The Beguiled is also remarkable to look at, with lush sets and hazy, dark lighting that accentuates the moody nature of the script and its characters. The house is dim in the daytime and forbidding at night, while the characters are often surrounded by a slight fog or smoke that might be coming from nearby battles (we frequently hear gun and cannon fire in the distance). There are some exceptional close shots showing detail in the dresses and jewelry worn by the women, as well as some tremendous shots outside the house in the garden and the nearby forest. The two large scenes at the dinner table are incredibly evocative between the candlelight, the details of the table itself – even something as simple as one of the girls pouring wine from a decanter – and the visual transformation of the girls as they all get dressed up to impress their guest.

The story itself is based on a novel (originally titled A Painted Devil) by Thomas Cullinan and was previously filmed in 1971, and while Coppola has made a film that puts the women more at the center of the story, the plot remains a little thin. I mentioned the predictable ending above, and there’s also a gun that disappears and suddenly reappears as needed in a different character’s possession later in the film, with no explanation of how that happened other than that it was necessary for the plot. Edwina’s actions in the final third of the film also seem to come out of nowhere, or at least to be incongruous with what happened before in a way that I don’t think gives her character enough emotional consistency to seem real.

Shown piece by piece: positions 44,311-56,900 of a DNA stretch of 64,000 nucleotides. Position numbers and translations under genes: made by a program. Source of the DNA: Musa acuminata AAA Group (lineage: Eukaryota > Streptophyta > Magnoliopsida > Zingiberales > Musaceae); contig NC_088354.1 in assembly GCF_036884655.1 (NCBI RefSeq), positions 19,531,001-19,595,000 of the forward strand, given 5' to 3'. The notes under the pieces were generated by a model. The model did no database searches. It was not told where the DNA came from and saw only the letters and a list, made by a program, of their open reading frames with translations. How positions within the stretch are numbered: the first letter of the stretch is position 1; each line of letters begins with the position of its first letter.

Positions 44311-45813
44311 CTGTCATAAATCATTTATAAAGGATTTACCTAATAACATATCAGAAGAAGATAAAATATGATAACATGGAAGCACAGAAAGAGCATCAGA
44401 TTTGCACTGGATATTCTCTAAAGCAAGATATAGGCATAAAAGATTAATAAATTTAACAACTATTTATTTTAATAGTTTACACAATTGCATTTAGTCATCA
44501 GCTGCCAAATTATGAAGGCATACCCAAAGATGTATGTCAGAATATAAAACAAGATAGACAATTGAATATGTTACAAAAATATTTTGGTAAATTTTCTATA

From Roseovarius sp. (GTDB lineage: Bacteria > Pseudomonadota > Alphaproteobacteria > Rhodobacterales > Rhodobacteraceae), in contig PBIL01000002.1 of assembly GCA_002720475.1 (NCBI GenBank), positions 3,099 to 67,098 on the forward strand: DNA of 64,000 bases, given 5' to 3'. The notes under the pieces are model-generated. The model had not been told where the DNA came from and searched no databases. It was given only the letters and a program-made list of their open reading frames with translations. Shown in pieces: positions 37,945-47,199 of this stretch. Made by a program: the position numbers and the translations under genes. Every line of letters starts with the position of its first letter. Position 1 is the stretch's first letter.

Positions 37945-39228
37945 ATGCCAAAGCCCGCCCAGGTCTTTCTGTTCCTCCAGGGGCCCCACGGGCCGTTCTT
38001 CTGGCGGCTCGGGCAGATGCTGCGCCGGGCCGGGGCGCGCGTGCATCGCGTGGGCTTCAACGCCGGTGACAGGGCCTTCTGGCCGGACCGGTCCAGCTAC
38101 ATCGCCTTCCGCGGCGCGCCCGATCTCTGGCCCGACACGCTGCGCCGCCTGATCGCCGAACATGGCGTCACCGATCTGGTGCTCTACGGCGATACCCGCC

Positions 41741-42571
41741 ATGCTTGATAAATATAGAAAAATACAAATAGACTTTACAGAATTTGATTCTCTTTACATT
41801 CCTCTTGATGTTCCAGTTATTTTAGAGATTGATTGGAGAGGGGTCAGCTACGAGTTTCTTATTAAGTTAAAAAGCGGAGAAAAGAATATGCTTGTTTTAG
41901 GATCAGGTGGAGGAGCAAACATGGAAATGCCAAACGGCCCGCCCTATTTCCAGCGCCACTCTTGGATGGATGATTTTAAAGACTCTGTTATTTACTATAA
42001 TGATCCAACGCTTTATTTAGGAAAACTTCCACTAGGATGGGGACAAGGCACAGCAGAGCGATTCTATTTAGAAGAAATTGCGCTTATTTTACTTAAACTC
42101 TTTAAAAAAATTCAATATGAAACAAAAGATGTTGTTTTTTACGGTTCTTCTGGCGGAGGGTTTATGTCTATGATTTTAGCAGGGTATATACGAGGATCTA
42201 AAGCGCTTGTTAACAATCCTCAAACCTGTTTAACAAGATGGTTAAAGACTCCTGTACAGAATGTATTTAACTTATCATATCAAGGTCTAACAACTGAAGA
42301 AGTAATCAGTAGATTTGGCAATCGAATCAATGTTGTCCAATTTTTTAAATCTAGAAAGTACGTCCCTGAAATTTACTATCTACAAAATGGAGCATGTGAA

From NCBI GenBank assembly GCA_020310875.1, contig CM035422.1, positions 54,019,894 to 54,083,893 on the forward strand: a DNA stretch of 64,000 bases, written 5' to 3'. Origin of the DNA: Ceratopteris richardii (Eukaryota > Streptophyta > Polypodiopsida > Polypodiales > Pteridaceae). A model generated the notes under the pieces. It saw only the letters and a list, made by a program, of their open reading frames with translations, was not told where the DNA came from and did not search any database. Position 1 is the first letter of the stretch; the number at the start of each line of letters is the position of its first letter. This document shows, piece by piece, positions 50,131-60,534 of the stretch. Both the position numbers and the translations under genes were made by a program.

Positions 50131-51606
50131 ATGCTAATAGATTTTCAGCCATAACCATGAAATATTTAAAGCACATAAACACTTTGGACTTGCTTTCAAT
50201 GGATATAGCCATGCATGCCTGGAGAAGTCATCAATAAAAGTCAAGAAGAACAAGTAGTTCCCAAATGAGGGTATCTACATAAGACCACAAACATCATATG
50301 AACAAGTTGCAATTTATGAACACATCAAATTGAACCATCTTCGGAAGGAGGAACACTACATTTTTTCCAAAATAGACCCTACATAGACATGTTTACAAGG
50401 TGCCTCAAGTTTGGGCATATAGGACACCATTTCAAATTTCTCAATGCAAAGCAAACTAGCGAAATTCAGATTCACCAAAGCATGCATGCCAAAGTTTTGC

The Beguiled works because of the performances and the visual style, enough that I’d recommend it if you can enjoy a movie that brings you something beyond plot. If your tastes in movies are story-driven, this one just didn’t hold me; it feels like a short story stretched into 94 minutes rather than a novel condensed into that window. It lurches too much from A to B to C for me to give it a full recommendation, perhaps a result of my own obsession with plot constructions in literature, so that I left feeling like I would praise the actors involved for weeks but could give the entire plot with spoilers on one side of a 3×5 index card.